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Here's When You Should Stop Taking Birth Control, According To An Expert

by Steph Montgomery

Like most people with uteruses, I’ve spent the majority of my adult life taking birth control to prevent pregnancy. So you better believe I've wondered, more than once, at what age should you stop taking birth control. The idea of no longer having to worry about taking this pill or having that shot or just no longer having to think about any type of birth control method is, you know, nice. But since I've been on some form of birth control for such an extended period of time, it's also important to know when, and how, to stop taking birth control.

According to the American College of Obstetricians and Gynecologists (ACOG), most people can continue taking birth control safely until they reach menopause, with a few caveats. In this day and age, there is a contraceptive method that works for almost everyone, no matter what their age and medical history. In fact, a review of research published in the Canadian Medical Association Journal found that the risks of not using birth control — namely, an unplanned pregnancy — outweigh potential risks of using birth control for women over 35, which include bone loss and blood clots for people without underlying health conditions.

Still, it's super important to talk through your health history and habits with your doctor, to not only find a birth control method that's right for you, but to discuss any changes in birth control and how that might impact your health.


To find out more about how to safely and effectively continue to prevent pregnancy as you get older, Romper spoke with Dr. Huma Farid, MD, an OB-GYN at Harvard Medical School and Beth Israel Deaconess Medical Center in Boston, Massachusetts. According to Farid, the right contraceptive method for you depends on your medical history — especially if you have other risk factors — as well as your preferences and your past experiences with birth control.

"In women who are over 35 years old who smoke, I recommend avoiding any contraceptive option that contains estrogen (such as the pill, the patch, or the ring) as that increase their risk of blood clot and stroke," Farid says. "For women who are healthy, nonsmokers, are not overweight, and have been on estrogen-containing birth control for years without any issues, they can continue their birth control until menopause."

Estrogen isn't necessarily something we all have to worry about, Farid explains. However, some people should definitely not take the pill or use another birth control method containing estrogen, especially if they're past the age of 35. "Women who smoke, have elevated blood pressure, have migraines with aura, have had breast cancer or uterine cancer, or have a history of blood clots should not be on estrogen containing birth control," she says.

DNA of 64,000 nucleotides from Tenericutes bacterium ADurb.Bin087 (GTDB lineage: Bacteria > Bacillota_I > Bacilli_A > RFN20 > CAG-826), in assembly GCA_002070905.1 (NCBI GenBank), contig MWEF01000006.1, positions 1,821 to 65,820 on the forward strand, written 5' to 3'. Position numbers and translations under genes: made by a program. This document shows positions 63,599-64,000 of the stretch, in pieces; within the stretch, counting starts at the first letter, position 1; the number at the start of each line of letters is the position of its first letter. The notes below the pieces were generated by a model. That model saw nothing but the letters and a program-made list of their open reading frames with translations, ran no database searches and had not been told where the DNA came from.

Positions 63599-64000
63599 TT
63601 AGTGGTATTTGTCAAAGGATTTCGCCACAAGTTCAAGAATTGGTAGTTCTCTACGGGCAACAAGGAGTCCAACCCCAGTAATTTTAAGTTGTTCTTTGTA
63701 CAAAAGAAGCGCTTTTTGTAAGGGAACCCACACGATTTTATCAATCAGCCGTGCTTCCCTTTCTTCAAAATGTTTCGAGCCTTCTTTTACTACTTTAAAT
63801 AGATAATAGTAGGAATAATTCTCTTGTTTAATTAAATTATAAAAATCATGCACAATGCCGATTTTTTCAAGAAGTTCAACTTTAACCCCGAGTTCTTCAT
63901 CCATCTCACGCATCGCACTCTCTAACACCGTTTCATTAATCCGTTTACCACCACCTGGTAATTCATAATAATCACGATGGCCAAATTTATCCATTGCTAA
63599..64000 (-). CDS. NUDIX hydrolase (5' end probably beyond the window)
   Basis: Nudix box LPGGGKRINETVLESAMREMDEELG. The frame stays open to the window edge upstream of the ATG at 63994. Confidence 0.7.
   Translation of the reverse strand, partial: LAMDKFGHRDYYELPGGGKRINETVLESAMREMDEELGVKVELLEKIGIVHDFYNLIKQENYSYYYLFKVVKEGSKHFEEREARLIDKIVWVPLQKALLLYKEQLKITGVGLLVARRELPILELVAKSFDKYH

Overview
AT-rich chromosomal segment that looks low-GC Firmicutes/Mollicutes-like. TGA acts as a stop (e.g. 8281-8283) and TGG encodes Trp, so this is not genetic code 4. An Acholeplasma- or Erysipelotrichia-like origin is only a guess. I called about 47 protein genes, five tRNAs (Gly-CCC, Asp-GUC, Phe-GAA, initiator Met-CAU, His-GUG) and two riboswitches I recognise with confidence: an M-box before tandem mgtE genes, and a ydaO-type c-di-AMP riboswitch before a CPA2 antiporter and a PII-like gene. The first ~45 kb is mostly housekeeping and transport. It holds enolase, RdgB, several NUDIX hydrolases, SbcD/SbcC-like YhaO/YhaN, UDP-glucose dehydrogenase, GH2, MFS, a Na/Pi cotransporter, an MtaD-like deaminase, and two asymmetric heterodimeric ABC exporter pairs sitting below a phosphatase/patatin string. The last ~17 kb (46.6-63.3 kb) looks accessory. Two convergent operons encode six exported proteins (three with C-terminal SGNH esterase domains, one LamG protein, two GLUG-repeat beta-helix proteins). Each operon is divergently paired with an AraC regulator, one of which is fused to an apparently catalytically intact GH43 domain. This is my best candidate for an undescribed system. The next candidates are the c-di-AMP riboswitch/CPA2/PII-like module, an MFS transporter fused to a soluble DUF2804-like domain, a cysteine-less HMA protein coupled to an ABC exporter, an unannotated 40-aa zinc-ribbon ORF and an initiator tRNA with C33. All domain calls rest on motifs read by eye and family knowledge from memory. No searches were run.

For people who want to continue or start a hormonal option, but for whom estrogen is not a good fit, the review published in the Canadian Medical Association found that progestin-only options like the hormonal IUD and contraceptive shot had few risks, and can come with the added benefit of lighter periods and the reduced risk of endometrial and ovarian cancers.

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Farid agrees that these methods may be the best choice for someone who can't take combination pills. "Women who use progestin-only methods (such as the progestin-only pill, IUD, implant, or shot), and have not had any adverse reactions when using them, can generally continue to use those methods until menopause," she says. There are a few exceptions, though, including those with a history of breast cancer.

For patients who can't or don't want to use hormonal options, ACOG notes that copper IUDs remain one the most effective forms of birth control, with only a 0.8 percent failure rate and can be used for up to 10 years. Per the same site, the biggest complaints from patients using the copper IUD are related to heavy bleeding and pain during menstruation. However, a Canadian Medical Association review found that using a non-hormonal IUD can actually decrease your risk for endometrial cancer.

When making recommendations for birth control for people of any age, Farid generally starts with the the most effective. "I would recommend a long acting reversible contraceptive method such as the IUD, the shot, or the arm implant," she says. "These methods are easy to use and extremely effective at preventing pregnancy."